It’s nearly winter break, and you are probably feeling overwhelmed, overworked, and as overdone as a turkey left too long in the oven (are Thanksgiving jokes [can that be called a “joke?”] allowed in December?). Winter break. Concentrate on it. It is nearly within reach.
And this blog post, perhaps you’ve guessed already, you clever person, is about making the most of break. Because, yes, you do need sleep. And yes, it’s a good idea to catch up on Orange is the New Black (I just goggled popular TV shows for 2013 and picked the one I’ve seen, ha. What good TV are you watching? Leave the title in the comments). You’ll be baking, maybe, or traveling; celebrating with family and catching up on reading (what are you reading? Leave titles in the comments. I just finished Maddaddam. Oryx and Crake was better).
But listen. Find the time to write. Choose a time every day, give yourself space, peace. Write. It doesn’t matter what you write, only that you do. Only that you use this time of relative freedom to pour yourself onto the page.
If you know me, you know I don’t really believe in writer’s block. If you can’t find something to write, you can always revise, but writing prompts are also great. Here, have a few (leave more in the comments section – look, this is an interactive blog for the holidays, okay? Get involved in the conversation).
1. Write an argument between two characters that begins at the dinner table.
2. What wouldn’t you trade for anything in the world? Why.
3. Describe sound (music, quiet, the ringing in your ears; an important concert, festival, or show; your baby’s voice, your mother’s voice, your lover’s voice).
4. Write a lyric essay as a how to guide. How to garden. How to let go of someone. How to get through grad school. How to drive yourself crazy.
5. What does the concept of time mean to you? Can you demonstrate the effect of time through two characters interacting? Through dialogue? Through a series of memories?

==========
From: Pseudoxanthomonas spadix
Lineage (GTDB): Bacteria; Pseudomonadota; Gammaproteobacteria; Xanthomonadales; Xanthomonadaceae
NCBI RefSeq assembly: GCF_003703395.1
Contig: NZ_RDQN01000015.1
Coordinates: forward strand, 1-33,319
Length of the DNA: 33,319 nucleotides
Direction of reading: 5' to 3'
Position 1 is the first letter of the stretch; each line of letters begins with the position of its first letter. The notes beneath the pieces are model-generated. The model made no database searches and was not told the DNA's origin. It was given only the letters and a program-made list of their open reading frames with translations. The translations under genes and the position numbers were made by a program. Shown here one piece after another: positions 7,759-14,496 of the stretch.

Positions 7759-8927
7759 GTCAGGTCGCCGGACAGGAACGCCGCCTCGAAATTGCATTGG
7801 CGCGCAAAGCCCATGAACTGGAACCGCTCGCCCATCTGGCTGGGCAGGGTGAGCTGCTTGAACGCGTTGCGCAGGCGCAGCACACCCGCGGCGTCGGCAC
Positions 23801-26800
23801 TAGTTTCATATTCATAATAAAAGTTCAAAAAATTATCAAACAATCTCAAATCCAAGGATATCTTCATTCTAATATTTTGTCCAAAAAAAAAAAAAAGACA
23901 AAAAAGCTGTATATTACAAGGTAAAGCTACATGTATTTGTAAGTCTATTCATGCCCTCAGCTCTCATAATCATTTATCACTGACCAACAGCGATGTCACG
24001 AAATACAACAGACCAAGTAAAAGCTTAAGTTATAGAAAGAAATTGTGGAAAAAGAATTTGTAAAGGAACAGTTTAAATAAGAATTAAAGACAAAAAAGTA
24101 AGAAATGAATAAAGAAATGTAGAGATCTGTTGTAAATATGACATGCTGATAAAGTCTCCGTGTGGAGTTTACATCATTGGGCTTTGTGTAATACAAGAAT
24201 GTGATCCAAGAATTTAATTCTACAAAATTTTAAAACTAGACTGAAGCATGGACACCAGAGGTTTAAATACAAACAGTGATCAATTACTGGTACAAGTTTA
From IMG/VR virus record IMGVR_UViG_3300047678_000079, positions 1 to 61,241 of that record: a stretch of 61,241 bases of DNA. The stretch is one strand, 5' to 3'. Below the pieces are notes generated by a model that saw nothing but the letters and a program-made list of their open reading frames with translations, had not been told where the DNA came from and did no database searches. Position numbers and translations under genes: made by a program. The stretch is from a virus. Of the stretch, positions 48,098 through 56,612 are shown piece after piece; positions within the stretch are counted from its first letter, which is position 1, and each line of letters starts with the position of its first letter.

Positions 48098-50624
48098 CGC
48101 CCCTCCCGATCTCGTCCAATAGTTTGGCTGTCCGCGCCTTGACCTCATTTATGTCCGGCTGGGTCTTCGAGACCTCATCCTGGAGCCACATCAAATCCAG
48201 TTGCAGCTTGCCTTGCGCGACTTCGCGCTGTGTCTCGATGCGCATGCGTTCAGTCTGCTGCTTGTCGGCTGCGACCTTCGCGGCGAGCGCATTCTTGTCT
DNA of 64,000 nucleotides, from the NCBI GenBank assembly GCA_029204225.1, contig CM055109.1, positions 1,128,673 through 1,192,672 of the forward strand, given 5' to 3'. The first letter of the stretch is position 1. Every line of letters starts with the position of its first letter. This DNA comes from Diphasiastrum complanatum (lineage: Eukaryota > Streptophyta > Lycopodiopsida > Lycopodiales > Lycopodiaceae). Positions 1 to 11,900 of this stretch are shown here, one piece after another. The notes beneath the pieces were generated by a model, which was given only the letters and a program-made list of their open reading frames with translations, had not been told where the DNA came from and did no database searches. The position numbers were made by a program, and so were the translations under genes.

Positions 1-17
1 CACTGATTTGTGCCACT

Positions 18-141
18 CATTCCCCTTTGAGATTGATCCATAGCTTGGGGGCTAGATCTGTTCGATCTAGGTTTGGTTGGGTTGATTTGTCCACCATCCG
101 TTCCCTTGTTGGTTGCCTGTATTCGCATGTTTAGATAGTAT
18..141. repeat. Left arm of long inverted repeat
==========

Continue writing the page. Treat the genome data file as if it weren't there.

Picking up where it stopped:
6. Get all DFW and write a piece with a proliferation of footnotes. What goes in the story/essay/poem, and what goes in footnotes. Why?
7. Start a piece at the end and work backwards. Begin, as they say, with a bang (literal or otherwise). Start as big as you can.
8. What do you know more about than anyone else, like ever? Write a piece explaining this. Demonstrate how this knowledge has been transformative (or not).
9. What would you change about yourself if you could? Would you be the same person with a different face, voice, or set of life circumstances?
10. Go all “Hills like White Elephants.” How much can you reveal through dialogue and character action? How true can you stay to the third person objective point of view? What is lost in this exercise. What is gained.
So. Hopefully one of these will speak to you. And if they don’t, google writing prompts, buy a writing prompt book (like the cool little book The Writer’s Block). Hold a reading. Invite me to it! Inspire and encourage each other. Inspire and encourage yourself. You have something important to say. Write it.
Mary Sheffield (MR Sheffield, as she prefers) is FAU's English Graduate Advisor. Email her with questions about the program (firstname.lastname@example.org). Her work has been published or is forthcoming in Pank, Fiction Southeast, The Florida Review, and other publications. She is getting married in ten days.